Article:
Article Text

Download PDFPDF

Response to: ‘Correspondence on ‘Systemic evaluation of the relationship between psoriasis, psoriatic arthritis and osteoporosis: observational and Mendelian randomisation study’ by Lee
Free
  1. Jiangwei Xia1,2,
  2. Lin Xu3,
  3. Ke-Qi Liu4,
  4. Zhi-Min Ying5,
  5. Shu-Yang Xie3,
  6. Hou-Feng Zheng1,2
  1. 1Diseases & Population (DaP) Geninfo Lab, School of Life Sciences, Westlake University, Hangzhou, Zhejiang, China
  2. 2Institute of Basic Medical Sciences, Westlake Institute for Advanced Study, Westlake University, Hangzhou, Zhejiang, China
  3. 3Binzhou Medical University, Yantai, Shandong, China
  4. 4Jiangxi Medical College, Shangrao, Jiangxi, China
  5. 5Department of Orthopedic Surgery, The Second Affiliated Hospital, Zhejiang University School of Medicine, Hangzhou, Zhejiang, China
  1. Correspondence to Dr Hou-Feng Zheng, Diseases & Population Geninfo Lab, School of Life Sciences, Westlake University, Hangzhou, Zhejiang, China; zhenghoufeng{at}westlake.edu.cn

Statistics from Altmetric.com

We appreciate Dr Young Ho Lee’s interest in our study on the relationship between psoriatic arthritis (PsA) and osteoporosis,1 and thank him for the comments brought in his letter.2

Over the past few years, several methods were developed to deal with the pleiotropic effect of instrumental single-nucleotide polymorphisms (SNPs) in Mendelian randomisation (MR) analysis, such as inverse variance-weighted (IVW), MR Egger, the weighted median,3 weighted (simple) mode-based4 and Mendelian Randomization Pleiotropy RESidual Sum and Outlier (MR-PRESSO).5 However, the limitation of each method should be acknowledged.6 The weighted median method estimated some SNPs as invalid instruments, but still kept at least half were valid instruments for the causal effect estimate to be unbiased. The advantage of this approach was the improved precision with reduced type 1 error compared with MR Egger, but less accuracy of IVW. In our study, we applied all the methods mentioned above, and the results complemented with each other that PsA had no causal effect on low bone mineral density (BMD).

However, in the large-scale observational study with UK biobank dataset, we found that PsA somehow associated with low BMD. Therefore, we started to think about how the inconsistent results between MR analysis and observational study could be explained. We speculated some secondary factors such as physical activity and medication treatments (methotrexate and ciclosporin) could rise this observational association, but this association was not genetically determined.7 In the following conditional analysis and mediation analysis, we indeed observed that medication treatments might be the secondary factor causing the observational association. Therefore, we suggested that patients with PsA should be screened for BMD and proper management should be provided to reduce the fracture risk, especially for those who received treatment with methotrexate or ciclosporin. However, large-scale randomised controlled trial study was still needed to clarify the adverse effect of the methotrexate treatment. And we agreed that we should balance the treatment effect and the adverse effect of methotrexate.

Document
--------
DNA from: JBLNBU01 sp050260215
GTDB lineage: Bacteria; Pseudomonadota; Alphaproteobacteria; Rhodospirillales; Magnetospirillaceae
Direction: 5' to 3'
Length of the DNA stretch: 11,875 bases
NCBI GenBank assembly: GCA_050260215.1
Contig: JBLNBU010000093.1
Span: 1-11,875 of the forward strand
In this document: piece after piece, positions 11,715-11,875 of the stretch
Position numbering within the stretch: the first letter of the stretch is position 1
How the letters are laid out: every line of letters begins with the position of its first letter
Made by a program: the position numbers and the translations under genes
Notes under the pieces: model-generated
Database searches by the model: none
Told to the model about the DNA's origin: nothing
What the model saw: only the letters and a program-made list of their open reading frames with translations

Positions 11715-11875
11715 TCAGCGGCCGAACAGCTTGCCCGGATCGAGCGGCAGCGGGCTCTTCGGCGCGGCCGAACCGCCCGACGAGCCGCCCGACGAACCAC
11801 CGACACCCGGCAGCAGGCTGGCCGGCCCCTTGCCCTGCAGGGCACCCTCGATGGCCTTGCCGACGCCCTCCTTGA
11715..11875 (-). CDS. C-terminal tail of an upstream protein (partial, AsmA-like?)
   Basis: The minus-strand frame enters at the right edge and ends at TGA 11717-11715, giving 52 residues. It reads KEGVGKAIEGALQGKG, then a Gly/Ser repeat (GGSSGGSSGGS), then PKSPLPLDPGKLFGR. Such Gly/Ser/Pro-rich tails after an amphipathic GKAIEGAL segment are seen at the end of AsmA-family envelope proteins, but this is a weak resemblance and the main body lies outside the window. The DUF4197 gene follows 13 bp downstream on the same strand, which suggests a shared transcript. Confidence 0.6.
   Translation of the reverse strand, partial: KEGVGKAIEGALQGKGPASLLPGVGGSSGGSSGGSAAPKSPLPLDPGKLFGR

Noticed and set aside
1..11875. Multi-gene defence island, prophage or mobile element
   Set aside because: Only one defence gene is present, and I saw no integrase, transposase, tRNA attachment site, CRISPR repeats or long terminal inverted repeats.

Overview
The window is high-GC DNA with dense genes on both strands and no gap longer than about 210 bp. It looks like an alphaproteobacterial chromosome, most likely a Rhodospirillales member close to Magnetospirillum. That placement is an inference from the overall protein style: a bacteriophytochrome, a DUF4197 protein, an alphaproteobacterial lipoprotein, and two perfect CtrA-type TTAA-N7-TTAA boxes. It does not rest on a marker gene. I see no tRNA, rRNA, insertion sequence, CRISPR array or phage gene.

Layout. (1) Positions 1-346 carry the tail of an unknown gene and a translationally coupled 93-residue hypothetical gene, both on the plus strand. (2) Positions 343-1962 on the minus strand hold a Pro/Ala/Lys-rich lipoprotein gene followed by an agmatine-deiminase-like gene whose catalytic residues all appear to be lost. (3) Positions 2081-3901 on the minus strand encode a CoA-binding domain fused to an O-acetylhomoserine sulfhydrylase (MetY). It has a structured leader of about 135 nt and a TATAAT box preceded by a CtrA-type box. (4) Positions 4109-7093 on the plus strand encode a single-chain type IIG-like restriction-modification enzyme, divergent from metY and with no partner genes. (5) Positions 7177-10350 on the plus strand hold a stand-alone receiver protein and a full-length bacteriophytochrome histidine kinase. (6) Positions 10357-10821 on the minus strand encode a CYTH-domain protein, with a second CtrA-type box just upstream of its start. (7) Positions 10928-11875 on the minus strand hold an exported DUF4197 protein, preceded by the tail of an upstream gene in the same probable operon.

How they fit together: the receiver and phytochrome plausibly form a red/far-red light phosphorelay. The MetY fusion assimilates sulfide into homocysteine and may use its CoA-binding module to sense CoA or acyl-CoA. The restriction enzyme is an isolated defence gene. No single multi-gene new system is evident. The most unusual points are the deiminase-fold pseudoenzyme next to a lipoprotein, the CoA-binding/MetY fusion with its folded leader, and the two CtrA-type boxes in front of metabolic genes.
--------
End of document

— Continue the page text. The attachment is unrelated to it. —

In addition, we used quantitative ultrasound estimated BMD at heel as the outcome in our study. Although previous studies showed that quantitative ultrasound was also proven as a good predictor for the fracture risk,8–11 BMD measured by dual-energy X-ray absorptiometry (DXA) was the golden standard in clinical practice. In UK biobank, only about ~5000 individuals had been measured by DXA; it is worth to check the association between PsA and BMD in the future if the DXA data are available for the ~500 000 individuals.

References

Footnotes

  • Handling editor Josef S Smolen

  • Contributors All authors contributed to the conception and drafting of the manuscript. All authors provided critical revision and final approval.

  • Funding This work was supported by the National Natural Science Foundation of China (81871831) and by the Zhejiang Provincial Natural Science Foundation for Distinguished Young Scholars of China (LR17H070001).

  • Competing interests None declared.

  • Patient and public involvement Patients and/or the public were not involved in the design, or conduct, or reporting, or dissemination plans of this research.

  • Patient consent for publication Not required.

  • Provenance and peer review Commissioned; internally peer reviewed.

Request Permissions

If you wish to reuse any or all of this article please use the link below which will take you to the Copyright Clearance Center’s RightsLink service. You will be able to get a quick price and instant permission to reuse the content in many different ways.

Linked Articles